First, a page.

Although the effect is usually unintentional, a single image may be deceptive!
In the photograph below, both the height and the angle of the camera seem to indicate that the subject SUV was a two-door model. But actually, there was no such vehicle as a two-door 2004 Chevrolet Trailblazer. In fact, the subject shown here was even the extended EXT version of the standard four-door. (Note the top of the chopped off B-pillar visible above the window frame, which is the clear giveaway that it is actually a four-door SUV.) [Click on image to enlarge, then click back arrow to return to post.]
It is standard practice to make multiple photographs around every subject vehicle. It’s also often necessary to make images at different heights and angles. No one who sees all of our photographs will be deceived. The problem is when you get only one or maybe a couple photos of a subject you either haven’t or can’t inspect yourself.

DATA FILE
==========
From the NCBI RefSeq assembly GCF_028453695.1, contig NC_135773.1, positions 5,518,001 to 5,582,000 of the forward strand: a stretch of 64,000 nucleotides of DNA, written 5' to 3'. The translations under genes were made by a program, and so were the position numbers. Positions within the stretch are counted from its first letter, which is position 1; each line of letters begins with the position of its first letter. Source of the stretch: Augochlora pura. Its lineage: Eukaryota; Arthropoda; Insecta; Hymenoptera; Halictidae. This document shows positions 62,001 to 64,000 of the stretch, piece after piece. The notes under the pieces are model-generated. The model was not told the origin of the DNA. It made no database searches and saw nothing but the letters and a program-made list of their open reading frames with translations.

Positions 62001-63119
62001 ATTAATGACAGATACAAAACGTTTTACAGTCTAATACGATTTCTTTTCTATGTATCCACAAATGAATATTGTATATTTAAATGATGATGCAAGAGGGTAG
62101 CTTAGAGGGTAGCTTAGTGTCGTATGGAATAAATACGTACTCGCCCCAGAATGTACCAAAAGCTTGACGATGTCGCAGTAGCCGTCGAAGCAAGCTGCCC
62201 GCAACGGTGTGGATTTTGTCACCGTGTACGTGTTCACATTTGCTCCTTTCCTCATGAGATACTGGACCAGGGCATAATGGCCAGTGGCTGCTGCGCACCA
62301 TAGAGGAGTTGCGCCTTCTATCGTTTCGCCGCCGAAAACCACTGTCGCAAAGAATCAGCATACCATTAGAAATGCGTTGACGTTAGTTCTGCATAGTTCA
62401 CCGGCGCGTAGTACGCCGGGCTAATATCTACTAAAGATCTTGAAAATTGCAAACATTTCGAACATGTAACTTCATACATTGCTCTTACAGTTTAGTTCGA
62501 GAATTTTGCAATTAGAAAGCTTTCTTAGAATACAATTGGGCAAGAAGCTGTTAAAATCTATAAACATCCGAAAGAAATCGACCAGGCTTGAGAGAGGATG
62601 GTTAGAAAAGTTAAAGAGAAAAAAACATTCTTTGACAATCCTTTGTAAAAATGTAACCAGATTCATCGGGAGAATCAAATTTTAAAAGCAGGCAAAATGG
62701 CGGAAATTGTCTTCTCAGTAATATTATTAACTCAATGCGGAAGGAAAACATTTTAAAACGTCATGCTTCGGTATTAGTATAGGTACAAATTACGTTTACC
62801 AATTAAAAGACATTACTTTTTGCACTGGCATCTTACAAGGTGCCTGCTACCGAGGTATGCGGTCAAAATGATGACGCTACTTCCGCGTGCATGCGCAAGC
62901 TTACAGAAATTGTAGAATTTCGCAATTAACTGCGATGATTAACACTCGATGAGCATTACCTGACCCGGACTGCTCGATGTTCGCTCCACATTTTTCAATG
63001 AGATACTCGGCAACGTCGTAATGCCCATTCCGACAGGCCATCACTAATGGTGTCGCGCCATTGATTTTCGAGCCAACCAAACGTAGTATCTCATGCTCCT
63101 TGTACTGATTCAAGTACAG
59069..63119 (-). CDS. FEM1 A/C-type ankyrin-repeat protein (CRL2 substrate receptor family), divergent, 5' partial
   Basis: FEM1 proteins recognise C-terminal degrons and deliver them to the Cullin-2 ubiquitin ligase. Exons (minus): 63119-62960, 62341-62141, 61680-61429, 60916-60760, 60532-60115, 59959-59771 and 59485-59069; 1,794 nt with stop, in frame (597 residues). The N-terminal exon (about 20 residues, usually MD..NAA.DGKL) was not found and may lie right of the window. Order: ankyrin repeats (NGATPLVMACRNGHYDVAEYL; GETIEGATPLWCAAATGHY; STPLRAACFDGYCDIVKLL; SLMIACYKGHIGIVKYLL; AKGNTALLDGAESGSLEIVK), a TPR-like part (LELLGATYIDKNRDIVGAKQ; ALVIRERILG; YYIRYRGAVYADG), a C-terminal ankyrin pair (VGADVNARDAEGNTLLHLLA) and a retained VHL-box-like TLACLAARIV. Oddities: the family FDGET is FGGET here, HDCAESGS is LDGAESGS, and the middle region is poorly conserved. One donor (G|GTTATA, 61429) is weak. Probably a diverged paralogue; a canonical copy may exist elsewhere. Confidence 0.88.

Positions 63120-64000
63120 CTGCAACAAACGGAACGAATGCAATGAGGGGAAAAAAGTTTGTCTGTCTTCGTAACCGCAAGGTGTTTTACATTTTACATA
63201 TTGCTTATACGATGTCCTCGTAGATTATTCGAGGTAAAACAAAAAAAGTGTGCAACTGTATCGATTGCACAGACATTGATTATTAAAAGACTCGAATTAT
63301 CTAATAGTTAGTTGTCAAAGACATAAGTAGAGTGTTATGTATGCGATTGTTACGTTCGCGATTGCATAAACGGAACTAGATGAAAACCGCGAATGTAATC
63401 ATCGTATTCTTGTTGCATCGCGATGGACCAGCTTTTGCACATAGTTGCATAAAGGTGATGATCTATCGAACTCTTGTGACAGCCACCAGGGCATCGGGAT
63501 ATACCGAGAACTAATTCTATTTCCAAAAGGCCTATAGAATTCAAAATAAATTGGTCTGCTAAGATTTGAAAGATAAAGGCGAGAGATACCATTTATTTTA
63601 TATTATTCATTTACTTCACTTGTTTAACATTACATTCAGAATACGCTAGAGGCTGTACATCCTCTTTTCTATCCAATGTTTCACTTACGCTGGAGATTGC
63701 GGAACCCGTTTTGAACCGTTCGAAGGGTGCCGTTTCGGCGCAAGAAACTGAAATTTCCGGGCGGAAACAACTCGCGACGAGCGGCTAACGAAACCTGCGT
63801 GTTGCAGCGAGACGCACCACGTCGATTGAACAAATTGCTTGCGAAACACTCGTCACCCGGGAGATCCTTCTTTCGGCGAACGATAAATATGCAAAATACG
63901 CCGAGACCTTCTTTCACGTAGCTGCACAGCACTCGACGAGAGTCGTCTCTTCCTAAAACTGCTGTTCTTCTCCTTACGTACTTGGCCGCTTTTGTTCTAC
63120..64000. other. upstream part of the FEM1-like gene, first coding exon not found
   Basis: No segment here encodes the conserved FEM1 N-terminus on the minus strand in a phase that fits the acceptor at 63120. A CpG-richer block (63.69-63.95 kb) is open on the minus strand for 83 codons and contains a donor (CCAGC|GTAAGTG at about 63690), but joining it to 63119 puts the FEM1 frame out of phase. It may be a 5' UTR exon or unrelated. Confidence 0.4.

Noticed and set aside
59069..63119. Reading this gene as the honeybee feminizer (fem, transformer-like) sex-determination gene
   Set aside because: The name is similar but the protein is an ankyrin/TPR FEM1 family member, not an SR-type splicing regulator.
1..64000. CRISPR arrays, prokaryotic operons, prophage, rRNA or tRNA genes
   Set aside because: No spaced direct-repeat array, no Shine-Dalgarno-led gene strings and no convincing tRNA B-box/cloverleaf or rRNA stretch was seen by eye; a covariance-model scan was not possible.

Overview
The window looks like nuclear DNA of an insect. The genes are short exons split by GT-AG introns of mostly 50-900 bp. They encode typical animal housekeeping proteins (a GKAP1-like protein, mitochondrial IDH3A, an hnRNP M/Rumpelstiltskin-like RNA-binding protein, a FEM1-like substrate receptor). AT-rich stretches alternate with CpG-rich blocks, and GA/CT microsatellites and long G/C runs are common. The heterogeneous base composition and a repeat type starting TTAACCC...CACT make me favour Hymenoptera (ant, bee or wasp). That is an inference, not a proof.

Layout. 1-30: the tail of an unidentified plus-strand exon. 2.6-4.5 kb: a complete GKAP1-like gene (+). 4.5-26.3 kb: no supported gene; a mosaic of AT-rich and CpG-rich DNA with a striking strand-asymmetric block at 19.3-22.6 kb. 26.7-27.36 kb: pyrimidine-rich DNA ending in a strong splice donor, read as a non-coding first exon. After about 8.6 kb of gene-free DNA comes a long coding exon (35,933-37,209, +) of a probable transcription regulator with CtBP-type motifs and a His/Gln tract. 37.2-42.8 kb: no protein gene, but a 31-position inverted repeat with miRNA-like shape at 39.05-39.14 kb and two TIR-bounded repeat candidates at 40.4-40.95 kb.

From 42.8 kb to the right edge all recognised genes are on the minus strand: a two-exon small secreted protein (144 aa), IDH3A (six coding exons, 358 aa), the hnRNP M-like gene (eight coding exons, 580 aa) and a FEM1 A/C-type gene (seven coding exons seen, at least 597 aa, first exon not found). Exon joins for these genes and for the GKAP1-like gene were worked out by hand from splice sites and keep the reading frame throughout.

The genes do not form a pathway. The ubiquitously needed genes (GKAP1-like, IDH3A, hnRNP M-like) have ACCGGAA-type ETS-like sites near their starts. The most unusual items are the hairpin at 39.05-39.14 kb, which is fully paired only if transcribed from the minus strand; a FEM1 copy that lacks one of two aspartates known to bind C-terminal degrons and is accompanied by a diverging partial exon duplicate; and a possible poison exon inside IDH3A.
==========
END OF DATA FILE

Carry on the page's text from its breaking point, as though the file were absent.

Using the same prime ZEISS 50 mm lens at the same tripod height, the photo below clearly shows the vehicle was a four-door. [Click on image to enlarge, then click back arrow to return to post.]
This unintended deception isn’t an issue when you’re making your own photographs, but it can be a problem if you’re trying draw conclusions based on a limited number of photographs provided to you. This frequently happens when the vehicle has been destroyed or is otherwise unavailable, and only one or a couple photographs—often made with a cell phone—are all the evidence that remains.
-1- Be careful making conclusions based on a single photograph.
-2- Make a series of images around the entire circumference of any vehicle or subject you are documenting.